Oct 14 2011
The Honorable Jeb Hensarling, Co-Chair
Joint Select Committee on Deficit Reduction
824C Hart Senate Office Building
Washington, DC 20510
Dear Senator Murray and Representative Hensarling:
This letter provides recommendations of the Chairman and Ranking Member of the Senate Committee on the Budget to the Joint Select Committee on Deficit Reduction pursuant to section 401(b)(3)(A)(ii) of the Budget Control Act of 2011.
The current budget process frustrates Senators. In recent years it has become increasingly difficult to pass and conference a budget resolution, particularly during election years. We believe the Joint Committee’s legislation provides Congress an opportunity to rededicate itself to an effective budget process. Based on testimony before the Budget Committee, and in consultation with the Committee’s members, we encourage the Joint Committee to adopt the following recommendations to implement biennial budgeting and modify Senate procedures for consideration of the budget resolution and reconciliation legislation.
These proposals are not the only budget process reforms that merit serious review and consideration, and the Budget Committee will continue to evaluate those reforms. Biennial budgeting, however, has broad bipartisan support in the Budget Committee, and bicameral support as well. Experience in the Senate with Budget Act procedures has also shown that transparency can be improved without hindering debate on important budgetary matters. These reforms can immediately improve our stewardship of budgetary resources and therefore deserve the Joint Committee’s careful consideration.
Biennial budgeting is an idea whose time has come. Congress spends an inordinate amount of time each year on the budget and appropriation bills under our current system. As soon as the budget process ends for one fiscal year, the next year’s process has begun. This leaves little time for Congress to focus on authorizations and oversight, or to examine mandatory spending and tax policy with the rigor that these parts of the budget require. Biennial budgeting would appropriately shift Congress’s attention to longer-term budgetary issues and the oversight that is critically needed in this era of constrained federal resources.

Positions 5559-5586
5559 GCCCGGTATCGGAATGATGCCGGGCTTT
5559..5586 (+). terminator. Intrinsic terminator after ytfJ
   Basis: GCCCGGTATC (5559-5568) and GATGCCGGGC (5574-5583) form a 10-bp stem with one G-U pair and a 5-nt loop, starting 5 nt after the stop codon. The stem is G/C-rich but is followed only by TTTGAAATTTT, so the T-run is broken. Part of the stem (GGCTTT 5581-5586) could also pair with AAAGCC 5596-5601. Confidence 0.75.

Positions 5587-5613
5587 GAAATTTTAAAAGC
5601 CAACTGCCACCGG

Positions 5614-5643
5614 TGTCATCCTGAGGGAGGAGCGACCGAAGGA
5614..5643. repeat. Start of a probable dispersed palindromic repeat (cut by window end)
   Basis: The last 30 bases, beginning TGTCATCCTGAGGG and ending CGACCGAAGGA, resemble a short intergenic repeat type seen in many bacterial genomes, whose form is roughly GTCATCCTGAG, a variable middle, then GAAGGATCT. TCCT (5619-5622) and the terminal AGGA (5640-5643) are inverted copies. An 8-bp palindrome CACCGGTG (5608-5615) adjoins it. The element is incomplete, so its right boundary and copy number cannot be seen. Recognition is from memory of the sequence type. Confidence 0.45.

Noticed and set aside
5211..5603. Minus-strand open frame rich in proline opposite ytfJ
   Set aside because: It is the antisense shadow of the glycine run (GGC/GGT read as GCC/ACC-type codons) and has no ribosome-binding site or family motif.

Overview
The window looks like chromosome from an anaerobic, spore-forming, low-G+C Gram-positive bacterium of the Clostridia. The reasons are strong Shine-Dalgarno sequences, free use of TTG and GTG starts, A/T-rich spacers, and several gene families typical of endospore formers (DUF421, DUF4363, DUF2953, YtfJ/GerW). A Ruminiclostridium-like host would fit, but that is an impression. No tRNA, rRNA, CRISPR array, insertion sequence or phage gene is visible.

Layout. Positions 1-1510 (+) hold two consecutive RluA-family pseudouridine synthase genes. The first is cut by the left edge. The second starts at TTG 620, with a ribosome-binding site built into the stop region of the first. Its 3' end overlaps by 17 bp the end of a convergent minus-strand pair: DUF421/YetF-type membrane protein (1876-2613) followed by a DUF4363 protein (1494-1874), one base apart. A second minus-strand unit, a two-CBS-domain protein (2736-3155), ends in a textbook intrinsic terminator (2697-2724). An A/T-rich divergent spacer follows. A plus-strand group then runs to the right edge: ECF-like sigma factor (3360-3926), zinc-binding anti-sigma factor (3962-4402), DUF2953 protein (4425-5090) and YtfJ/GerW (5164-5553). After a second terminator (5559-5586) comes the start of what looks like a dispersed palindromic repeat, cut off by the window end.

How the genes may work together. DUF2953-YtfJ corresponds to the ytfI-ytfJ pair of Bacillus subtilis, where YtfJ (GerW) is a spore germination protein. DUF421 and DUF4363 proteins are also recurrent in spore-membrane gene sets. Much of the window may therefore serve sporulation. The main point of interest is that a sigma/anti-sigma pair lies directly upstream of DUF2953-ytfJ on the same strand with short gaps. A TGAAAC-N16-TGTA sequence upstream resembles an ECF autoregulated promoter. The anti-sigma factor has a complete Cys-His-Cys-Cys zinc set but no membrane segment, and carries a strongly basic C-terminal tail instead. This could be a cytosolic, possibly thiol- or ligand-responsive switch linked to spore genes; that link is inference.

Several variations of biennial budgeting have been proposed. We believe the most effective biennial budgeting framework would include the following elements:
- In odd-numbered years, the President submits a two-year budget and Congress passes a two-year budget resolution.
- Congress focuses on authorizations and oversight when not budgeting.
- The Budget Committees conduct performance-based reviews of federal programs. This includes reviews of discretionary and mandatory spending programs as well as tax expenditures and other revenue-related policies.
- The Budget Committees issue a report and other materials in the off year detailing the findings and conclusions of the Committee, including recommendations regarding underperforming federal programs. Many members of the Committee favor a more formal process.
The Committee does not have agreement on whether appropriation bills should be enacted on one- or two-year cycles or a combination of one- and two-year cycles. However, many members of the Committee support biennial appropriations as well as biennial budgets.
This recommendation envisions a new role for the Budget Committees after they have produced a budget resolution. The Budget Committees would use existing performance data provided by the Government Performance and Results Act and the Government Accountability Office’s annual report on program duplication, hearings, and on-site visits to review federal expenditures by budget function and across committee jurisdictions. These performance reviews should be formal and based on clear standards of accountability.